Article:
Accounting, finance & control

Corporate Accountability Reporting

By Philip Joos | September 5, 2013 | 1 min read

For centuries the evolution of corporate (financial) reporting has been linked to the business context. In the 20th century, the traditional financial reports were mainly targeted at the financial resource providers, such as banks and equity shareholders. Financial standards were developed to reflect a firms’ assets and liabilities and the periodic accrual-based profit number. The particular accounting rules were shaped by supply and demand for (financial) information.

The financial and economic crisis that started in 2008 has made clear that the traditional financial reports are not sufficient to reflect a firm’s risks and profits. Financial reports are less useful to assess whether a firm has a sustainable future and pursues a sustainable strategy. Traditional corporate disclosures do not provide sufficient information for key stakeholders such as employees, customers, suppliers, local communities, NGOs etc. On the other hand, performance on environmental (e.g., C02 emissions), social (e.g., employee engagement) and governance (e.g., fair management compensation and effective controls) dimensions (ESG) seems to be key to understand whether a firm’s has a sustainable future and drives shareholder value. In recent years, some firms have started disclosing Corporate Social Responsibility (CSR) reports. Although the intention is to provide relevant information to both financial and non-financial stakeholders, companies face issues on consistency, measurability, and peer-group comparability.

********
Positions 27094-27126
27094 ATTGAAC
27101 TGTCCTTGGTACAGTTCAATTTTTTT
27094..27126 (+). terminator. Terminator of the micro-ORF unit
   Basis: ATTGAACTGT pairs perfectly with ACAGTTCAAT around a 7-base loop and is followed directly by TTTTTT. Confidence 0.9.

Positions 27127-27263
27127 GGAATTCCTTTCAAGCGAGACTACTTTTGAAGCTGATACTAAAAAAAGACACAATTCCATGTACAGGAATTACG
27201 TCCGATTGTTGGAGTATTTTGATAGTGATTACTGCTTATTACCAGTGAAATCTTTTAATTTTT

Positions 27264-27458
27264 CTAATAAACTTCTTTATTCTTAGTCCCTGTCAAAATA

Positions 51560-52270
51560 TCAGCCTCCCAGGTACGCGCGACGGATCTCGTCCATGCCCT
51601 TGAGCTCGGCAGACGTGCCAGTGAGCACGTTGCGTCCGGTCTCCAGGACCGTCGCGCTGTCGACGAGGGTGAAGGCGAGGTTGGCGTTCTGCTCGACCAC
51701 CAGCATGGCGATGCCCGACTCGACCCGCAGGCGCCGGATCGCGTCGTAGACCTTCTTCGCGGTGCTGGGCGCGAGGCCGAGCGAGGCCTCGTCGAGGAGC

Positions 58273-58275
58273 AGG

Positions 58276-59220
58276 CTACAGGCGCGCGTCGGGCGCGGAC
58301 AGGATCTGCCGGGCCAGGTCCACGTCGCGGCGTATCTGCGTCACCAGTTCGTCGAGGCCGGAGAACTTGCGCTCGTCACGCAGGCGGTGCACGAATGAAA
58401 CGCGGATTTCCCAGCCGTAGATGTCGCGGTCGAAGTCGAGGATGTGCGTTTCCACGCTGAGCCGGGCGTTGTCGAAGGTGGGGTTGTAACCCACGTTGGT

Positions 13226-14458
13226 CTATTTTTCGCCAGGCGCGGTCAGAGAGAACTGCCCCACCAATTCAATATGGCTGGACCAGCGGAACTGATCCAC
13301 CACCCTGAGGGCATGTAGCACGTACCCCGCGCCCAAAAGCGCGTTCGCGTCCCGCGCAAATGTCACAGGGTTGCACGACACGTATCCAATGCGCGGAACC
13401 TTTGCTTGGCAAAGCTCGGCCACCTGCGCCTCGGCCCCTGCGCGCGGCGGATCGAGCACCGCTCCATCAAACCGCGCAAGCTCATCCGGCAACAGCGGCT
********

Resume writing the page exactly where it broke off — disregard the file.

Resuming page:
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Verantwoordelijke bedrijfsrapportage, Joos (2013) - in Dutch

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